Green’s Dictionary of Slang

ditto n.

also dittoes
[SE ditto, the same. The style is common today, but less so when the sl. was coined]

a suit of clothes (jacket, waistcoat, trousers) all the same colour.

[UK]Grose Classical Dict. of the Vulgar Tongue (3rd edn) n.p.: A suit of ditto; coat, waistcoat, and breeches, all of one colour.
[UK]Lex. Balatronicum.
[UK]T. Taylor Ticket-Of-Leave Man Act II: In a suit of grey dittoes, a-stepping out with another chap.
[UK] ‘’Arry on the River’ in Punch 9 Aug. 57/1: You’d a thought me a Turk in check dittos, and looked on your ’Arry with pride.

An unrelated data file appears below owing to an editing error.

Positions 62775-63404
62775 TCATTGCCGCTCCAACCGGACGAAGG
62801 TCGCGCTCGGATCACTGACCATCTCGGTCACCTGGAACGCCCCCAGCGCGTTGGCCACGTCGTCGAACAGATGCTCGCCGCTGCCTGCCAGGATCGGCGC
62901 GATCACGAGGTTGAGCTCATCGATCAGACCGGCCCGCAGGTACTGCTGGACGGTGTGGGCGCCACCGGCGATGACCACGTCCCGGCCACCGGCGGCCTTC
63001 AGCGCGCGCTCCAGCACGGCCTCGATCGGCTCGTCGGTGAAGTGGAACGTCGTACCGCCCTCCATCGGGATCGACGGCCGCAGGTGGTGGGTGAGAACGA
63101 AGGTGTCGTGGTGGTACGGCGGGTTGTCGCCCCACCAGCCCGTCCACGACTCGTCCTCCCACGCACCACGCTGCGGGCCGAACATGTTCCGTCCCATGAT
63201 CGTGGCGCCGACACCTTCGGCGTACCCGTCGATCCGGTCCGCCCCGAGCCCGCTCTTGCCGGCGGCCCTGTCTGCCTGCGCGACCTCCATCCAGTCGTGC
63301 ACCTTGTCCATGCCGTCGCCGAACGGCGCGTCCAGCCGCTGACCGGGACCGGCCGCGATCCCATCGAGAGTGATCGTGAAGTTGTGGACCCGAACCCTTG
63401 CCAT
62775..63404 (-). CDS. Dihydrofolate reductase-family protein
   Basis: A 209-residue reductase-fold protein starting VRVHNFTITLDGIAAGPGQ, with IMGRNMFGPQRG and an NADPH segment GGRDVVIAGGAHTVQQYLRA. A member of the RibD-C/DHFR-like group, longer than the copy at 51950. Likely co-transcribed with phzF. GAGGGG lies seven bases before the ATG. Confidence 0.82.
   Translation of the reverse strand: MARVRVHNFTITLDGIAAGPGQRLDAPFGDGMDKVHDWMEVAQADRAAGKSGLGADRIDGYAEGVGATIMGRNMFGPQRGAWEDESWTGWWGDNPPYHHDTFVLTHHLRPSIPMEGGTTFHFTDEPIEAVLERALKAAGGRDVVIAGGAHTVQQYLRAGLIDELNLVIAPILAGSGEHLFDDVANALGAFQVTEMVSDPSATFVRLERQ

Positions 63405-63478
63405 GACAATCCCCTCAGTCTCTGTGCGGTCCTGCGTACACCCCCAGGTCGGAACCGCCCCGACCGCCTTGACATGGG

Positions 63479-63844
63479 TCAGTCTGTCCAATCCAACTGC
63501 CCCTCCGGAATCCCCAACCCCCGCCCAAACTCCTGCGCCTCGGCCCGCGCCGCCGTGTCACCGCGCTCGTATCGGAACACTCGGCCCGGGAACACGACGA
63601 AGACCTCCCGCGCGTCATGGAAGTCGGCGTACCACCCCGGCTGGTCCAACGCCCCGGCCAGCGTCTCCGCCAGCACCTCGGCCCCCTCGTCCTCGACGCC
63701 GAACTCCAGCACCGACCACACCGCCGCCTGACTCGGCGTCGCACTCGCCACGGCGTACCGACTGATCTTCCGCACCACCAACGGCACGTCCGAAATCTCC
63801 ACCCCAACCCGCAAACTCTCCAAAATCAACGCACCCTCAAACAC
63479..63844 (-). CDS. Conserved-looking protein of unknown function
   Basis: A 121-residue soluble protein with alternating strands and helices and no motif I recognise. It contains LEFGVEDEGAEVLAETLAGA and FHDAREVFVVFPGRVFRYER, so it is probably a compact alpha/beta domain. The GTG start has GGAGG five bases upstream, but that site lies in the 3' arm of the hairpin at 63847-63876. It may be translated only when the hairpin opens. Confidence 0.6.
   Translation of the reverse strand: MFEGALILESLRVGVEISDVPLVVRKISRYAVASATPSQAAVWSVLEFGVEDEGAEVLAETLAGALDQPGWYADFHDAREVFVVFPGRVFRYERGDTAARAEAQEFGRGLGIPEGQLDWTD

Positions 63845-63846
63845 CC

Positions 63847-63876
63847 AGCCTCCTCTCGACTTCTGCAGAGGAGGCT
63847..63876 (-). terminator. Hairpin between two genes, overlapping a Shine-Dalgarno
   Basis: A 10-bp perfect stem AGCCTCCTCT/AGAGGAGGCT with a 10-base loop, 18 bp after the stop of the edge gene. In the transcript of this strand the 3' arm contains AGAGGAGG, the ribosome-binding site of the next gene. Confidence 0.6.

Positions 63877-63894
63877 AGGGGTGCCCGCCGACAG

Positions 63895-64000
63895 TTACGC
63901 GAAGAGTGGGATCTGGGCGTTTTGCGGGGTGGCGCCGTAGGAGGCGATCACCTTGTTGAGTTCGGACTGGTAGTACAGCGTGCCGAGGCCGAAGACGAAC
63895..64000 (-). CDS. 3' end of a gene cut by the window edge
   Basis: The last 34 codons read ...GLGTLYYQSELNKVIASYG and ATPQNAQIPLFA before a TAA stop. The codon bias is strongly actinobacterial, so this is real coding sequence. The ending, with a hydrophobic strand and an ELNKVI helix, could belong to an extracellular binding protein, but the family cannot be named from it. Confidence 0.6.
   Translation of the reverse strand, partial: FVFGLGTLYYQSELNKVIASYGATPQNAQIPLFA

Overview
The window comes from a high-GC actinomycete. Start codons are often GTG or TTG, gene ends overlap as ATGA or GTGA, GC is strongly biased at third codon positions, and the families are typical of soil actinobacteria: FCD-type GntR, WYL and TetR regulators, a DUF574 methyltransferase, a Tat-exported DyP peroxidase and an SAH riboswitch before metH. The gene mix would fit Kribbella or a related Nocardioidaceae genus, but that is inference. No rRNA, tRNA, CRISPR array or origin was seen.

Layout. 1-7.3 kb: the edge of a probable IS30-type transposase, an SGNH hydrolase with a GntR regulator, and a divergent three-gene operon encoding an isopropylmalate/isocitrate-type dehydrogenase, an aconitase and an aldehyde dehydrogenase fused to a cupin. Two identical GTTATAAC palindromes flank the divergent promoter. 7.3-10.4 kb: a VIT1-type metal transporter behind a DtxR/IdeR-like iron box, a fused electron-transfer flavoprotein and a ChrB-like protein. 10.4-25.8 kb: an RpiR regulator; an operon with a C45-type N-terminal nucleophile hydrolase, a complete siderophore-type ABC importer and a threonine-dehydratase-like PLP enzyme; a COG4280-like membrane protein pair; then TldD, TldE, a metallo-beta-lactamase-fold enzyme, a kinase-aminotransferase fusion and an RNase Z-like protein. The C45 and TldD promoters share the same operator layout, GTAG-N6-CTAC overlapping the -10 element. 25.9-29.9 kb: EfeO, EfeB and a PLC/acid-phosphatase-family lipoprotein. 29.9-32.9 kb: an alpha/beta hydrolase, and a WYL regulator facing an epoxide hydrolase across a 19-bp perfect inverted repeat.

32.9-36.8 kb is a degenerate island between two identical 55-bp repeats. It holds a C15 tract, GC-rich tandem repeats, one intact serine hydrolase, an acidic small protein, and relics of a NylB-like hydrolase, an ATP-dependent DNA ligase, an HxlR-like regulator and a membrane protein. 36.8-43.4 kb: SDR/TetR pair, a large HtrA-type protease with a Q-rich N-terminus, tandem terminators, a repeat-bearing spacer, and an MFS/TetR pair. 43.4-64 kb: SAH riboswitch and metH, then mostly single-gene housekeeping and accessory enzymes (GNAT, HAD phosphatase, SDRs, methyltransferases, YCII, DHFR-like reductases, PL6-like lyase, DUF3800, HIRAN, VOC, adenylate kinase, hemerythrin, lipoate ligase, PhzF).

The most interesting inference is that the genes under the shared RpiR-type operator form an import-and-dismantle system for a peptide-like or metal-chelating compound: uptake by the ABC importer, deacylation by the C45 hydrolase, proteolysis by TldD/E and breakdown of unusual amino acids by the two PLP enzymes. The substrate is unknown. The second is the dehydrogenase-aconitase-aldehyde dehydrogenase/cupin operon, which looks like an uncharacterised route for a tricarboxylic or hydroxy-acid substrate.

[UK]H. Smart Social Sinners I 201: A slight, dark man, of middle height, clad in an ordinary suit of dittoes, entered the room.
[Aus]‘Rolf Boldrewood’ Colonial Reformer I 11: The labourers wore the same shoddy suits [...] the shabby-genteel people the same threadbare ditto.
[UK]G.A. Sala London Up to Date 62: I should respectfully advise him [...] not to be in the habit of perambulating Pall Mall in a suit of dittoes and a pot hat.